New Law Would Re-Open Statute of Limitations for Assault Victims
On April 27, 2023, a bipartisan team of Michigan legislators announced plans to reintroduce a package of bills to overhaul sexual assault statute of limitations, enact a “Survivor Bill of Rights,” and dismantle other laws that protect abusers and their enablers.
Currently, an adult survivor of sexual assault must file a civil lawsuit within 2 years of the assault. A minor who is the victim of sexual assault has 3 years to file a civil suit, or until they reach the age of 28, whichever time period is longer. But for many adult survivors, it can take years to confront the trauma before talking to a lawyer or even thinking about coming forward.
The proposed law would close the loophole by allowing any survivor (minor or adult) to pursue a civil case until they are 52 years of age. In cases where there is a criminal conviction for sexual assault, the new law would eliminate the civil statute of limitations entirely. Importantly, the package opens a “two-year lookback window” for any person to file a civil claim against an institution or person – regardless of the passage of time since the sexual assault.
Another important component of the proposed law changes is eliminating governmental immunity for universities and other government agencies if the institution or its employees knew or should have known about the sexual abuse but failed to prevent it. Currently, governmental immunity prevents state actors from being sued for reasons related to sexual assault.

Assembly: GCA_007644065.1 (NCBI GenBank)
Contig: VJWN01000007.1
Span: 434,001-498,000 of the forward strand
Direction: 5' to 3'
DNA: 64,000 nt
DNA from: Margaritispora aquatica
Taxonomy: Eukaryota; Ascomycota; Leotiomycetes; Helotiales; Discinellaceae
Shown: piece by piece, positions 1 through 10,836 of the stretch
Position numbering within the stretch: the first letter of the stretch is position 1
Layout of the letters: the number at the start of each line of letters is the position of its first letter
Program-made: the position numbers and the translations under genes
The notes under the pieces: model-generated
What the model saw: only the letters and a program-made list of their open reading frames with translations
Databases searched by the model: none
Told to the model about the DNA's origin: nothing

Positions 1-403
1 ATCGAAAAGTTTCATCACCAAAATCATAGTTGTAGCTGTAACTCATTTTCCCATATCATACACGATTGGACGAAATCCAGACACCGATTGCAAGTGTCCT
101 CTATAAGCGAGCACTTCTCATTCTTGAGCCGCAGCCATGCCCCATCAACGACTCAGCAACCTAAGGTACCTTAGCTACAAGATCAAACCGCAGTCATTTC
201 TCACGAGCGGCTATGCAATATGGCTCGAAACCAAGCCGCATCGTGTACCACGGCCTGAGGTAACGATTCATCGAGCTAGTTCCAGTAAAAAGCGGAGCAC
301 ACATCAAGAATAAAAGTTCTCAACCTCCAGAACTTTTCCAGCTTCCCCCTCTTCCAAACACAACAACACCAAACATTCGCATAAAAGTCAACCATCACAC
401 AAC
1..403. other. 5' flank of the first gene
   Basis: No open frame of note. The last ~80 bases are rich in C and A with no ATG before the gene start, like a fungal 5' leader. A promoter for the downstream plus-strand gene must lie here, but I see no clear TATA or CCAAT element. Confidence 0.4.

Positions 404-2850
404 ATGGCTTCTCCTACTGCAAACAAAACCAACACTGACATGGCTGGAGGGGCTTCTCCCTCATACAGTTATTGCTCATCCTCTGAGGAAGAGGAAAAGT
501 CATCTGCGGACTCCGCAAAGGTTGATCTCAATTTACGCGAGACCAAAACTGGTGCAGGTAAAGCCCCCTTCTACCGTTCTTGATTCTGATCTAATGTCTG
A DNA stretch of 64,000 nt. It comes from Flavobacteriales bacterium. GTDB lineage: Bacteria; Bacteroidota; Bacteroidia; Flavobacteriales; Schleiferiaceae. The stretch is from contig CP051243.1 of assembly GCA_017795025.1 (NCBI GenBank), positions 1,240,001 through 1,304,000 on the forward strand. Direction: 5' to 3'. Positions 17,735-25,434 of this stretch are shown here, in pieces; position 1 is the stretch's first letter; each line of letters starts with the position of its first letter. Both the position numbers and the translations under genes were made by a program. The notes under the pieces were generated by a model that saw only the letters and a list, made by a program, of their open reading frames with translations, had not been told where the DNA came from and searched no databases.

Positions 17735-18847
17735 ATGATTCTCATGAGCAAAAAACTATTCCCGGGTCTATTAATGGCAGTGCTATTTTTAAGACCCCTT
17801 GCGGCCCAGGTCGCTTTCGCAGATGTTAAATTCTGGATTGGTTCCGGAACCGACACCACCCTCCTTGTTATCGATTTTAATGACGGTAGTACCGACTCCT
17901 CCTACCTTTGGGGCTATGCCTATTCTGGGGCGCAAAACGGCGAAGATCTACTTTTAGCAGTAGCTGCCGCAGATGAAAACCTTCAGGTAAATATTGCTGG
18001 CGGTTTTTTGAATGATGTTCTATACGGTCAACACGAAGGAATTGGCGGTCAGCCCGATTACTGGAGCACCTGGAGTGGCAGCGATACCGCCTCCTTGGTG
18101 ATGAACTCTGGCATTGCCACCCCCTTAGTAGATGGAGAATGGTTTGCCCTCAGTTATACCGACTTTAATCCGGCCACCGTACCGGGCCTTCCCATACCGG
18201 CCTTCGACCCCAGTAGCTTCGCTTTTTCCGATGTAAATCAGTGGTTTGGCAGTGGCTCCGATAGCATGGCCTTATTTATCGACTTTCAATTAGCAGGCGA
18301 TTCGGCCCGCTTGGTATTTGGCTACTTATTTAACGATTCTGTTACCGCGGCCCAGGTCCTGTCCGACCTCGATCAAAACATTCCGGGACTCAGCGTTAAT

The infamous settlement between Michigan State University and survivors who were assaulted by the disgraced doctor Larry Nassar could only move forward because lawmakers passed an extremely narrow, case-specific statute. The 2018 law opened a 90-day window for survivors to file suit if they have been assaulted by a doctor working for a public university or public entity. MSU settled for $500 million with the approximately 500 survivors – most of whom had been assaulted as children by Nassar. While providing justice to a small subset of survivors, the law did nothing to assist the vast majority of sexual assault survivors seeking accountability and justice in the state.
State Representative Julie Brixie (D-Meridian Twp.) led the announcement and expected for the bills to be introduced on the House floor within two months.
Do not wait to connect with an experienced law firm if you or someone you know has survived a sexual assault, even if the statute of limitations has passed. Survivors looking for justice and accountability should contact a Michigan attorney today to discuss their options.
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